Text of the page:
BAE Systems is carrying out an exciting £16m project to repair and restore HMS Victory.
Best known for her role in the Battle of Trafalgar, the Victory currently has a dual role as the flagship of the Commander-in-Chief Naval Home Command and as a living museum to the Georgian navy. Work began to build HMS Victory in 1759 and the ship was launched from Chatham Dockyard in Kent in 1765. After serving as a warship from 1765 until 1889, the vessel was used as a Naval School until 1904.
BAE Systems was awarded the five-year contract on December 1st 2011 and there will be an additional five-year option once this contract ends. The company will carry out the project with the aid of ‘Team Victory’, which comprises SSE Contracting for the rewiring, T Nielsen & Co for the structural timberwork onboard and Bell Rigging for the mast work.
Designed by naval architects and design authorities at the MOD, the project will be carried out in a number of stages, including the planned maintenance schedule and the restoration phase. The Victory Advisory Technical Committee, which has been overseeing the restoration and maintenance of the vessel since 1922, will also be involved in the work.
Vice Admiral Charles Montgomery, Second Sea Lord and Commander in Chief of HMS Victory, said:
“HMS Victory is an icon for the Royal Navy and the nation as a whole. This restoration project will enable future generations to experience for themselves a warship that has an enduring and far reaching effect on national and international history.”
John O’Sullivan, BAE Systems Project Manager, added:
“Although this is a historic vessel, there are a lot of comparisons that can be drawn between this structure and a building. For instance, the electrical installation is the same as it would be in any building and we are currently in the process of rewiring the ship.
“However there are also mast refurbishment works, which I assume wouldn’t be found in a building. We will take the rest of the lower sections of the mast down from the ship and survey, refurbish them and put them back up again. Following this we will replace the upper masts, along with all the relevant rigging and blocks.
“Another major job is the re-planking of the vessel, whilst the cradle that actually holds the ship will also be replaced once the design and planning phase is complete.
“This is a very exciting project and we are extremely pleased to be working on it. Although the entire project is interesting, the mast work has proved particularly fascinating for me.”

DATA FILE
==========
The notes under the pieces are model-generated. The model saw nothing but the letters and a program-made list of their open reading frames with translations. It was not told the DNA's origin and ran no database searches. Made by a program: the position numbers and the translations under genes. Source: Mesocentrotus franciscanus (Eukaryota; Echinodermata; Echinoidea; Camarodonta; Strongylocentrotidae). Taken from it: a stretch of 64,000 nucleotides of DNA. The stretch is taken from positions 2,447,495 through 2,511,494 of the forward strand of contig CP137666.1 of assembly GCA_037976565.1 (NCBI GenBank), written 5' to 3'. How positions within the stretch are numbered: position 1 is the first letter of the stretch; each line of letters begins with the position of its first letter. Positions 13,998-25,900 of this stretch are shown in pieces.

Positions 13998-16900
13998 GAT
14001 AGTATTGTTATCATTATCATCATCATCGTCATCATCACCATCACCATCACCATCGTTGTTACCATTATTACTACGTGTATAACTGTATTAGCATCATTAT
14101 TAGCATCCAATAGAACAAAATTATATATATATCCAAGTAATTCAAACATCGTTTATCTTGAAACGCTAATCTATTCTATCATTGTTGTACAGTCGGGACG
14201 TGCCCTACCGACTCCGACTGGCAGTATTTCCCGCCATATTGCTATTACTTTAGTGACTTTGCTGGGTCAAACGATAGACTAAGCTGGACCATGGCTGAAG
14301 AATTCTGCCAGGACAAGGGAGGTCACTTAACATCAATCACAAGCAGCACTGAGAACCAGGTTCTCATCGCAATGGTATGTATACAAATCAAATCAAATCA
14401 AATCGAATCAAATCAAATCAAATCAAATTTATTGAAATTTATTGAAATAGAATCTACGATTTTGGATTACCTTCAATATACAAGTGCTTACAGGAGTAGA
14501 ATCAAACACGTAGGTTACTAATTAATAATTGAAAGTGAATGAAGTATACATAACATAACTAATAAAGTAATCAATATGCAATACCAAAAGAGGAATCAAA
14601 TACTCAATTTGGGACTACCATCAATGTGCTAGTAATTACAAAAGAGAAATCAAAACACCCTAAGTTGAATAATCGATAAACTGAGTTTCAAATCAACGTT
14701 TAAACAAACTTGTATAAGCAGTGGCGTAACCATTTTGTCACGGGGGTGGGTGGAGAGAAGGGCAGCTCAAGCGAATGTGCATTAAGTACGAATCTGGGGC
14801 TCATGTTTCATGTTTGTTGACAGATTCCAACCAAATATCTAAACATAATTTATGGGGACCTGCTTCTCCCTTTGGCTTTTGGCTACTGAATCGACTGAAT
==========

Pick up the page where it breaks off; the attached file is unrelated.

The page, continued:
BAE Systems has supported HMS Victory for more than thirteen years at Portsmouth Historic Dockyard. As well as supporting the oldest warship in the Royal Navy’s fleet, BAE Systems also provides in-service support to the newest additions, the Type 45 destroyers.
Rewiring a national maritime treasure is a job for the experts and one that SSE Contracting has taken great pride in completing.
The company, which is one of the largest electrical and mechanical contractors in the UK, was awarded the competitive tender by BAE Systems. It has spent five months carefully overhauling the famous vessel’s wiring to a 21st century standard, so it is now ‘ship-shape and Bristol’ fashion for generations to come.
The SSE Contracting team from Portsmouth skillfully replaced all power and lighting systems on board, installed new electrical switchgear, as well as a new lighting control system to allow the ship’s atmosphere to be altered at the touch of a button. Four hundred ‘lanthorns’, vintage naval lanterns, have even been upgraded to efficient LED technology.
Electricians had the challenge of working across all six decks including the great cabin (Lord Nelson’s quarters) and the quarterdeck, from where he directed the Battle of Trafalgar. Where possible, wiring was fitted using the original routes and holes. The Victory also remained open to the public throughout and great care had to be taken to protect the many artefacts kept out on display.
Alan Bicheno, SSE Contracting Project Leader, said: “We obviously have lots of experience in rewiring both old and new buildings but even for us this was a very different environment to work in, especially having to avoid bumping our heads on the low beams!
“This unique project has been a perfect demonstration of how skilful and dedicated our staff are and we’re very proud of the results.”